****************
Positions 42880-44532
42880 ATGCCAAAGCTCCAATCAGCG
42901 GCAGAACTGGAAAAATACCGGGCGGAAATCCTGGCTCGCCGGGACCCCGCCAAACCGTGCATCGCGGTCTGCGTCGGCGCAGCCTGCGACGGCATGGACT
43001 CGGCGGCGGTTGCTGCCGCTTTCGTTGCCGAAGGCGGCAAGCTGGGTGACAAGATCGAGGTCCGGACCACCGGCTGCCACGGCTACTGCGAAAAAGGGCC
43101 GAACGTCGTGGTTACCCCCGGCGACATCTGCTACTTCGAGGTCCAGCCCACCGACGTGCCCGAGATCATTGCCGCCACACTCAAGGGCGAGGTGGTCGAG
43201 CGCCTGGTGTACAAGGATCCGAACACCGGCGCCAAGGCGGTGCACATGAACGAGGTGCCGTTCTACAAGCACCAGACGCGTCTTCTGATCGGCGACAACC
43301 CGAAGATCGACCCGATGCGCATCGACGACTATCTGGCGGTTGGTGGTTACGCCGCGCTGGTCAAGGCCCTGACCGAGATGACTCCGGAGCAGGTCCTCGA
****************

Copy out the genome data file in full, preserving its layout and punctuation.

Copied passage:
Positions 42880-44532
42880 ATGCCAAAGCTCCAATCAGCG
42901 GCAGAACTGGAAAAATACCGGGCGGAAATCCTGGCTCGCCGGGACCCCGCCAAACCGTGCATCGCGGTCTGCGTCGGCGCAGCCTGCGACGGCATGGACT
43001 CGGCGGCGGTTGCTGCCGCTTTCGTTGCCGAAGGCGGCAAGCTGGGTGACAAGATCGAGGTCCGGACCACCGGCTGCCACGGCTACTGCGAAAAAGGGCC
43101 GAACGTCGTGGTTACCCCCGGCGACATCTGCTACTTCGAGGTCCAGCCCACCGACGTGCCCGAGATCATTGCCGCCACACTCAAGGGCGAGGTGGTCGAG
43201 CGCCTGGTGTACAAGGATCCGAACACCGGCGCCAAGGCGGTGCACATGAACGAGGTGCCGTTCTACAAGCACCAGACGCGTCTTCTGATCGGCGACAACC
43301 CGAAGATCGACCCGATGCGCATCGACGACTATCTGGCGGTTGGTGGTTACGCCGCGCTGGTCAAGGCCCTGACCGAGATGACTCCGGAGCAGGTCCTCGA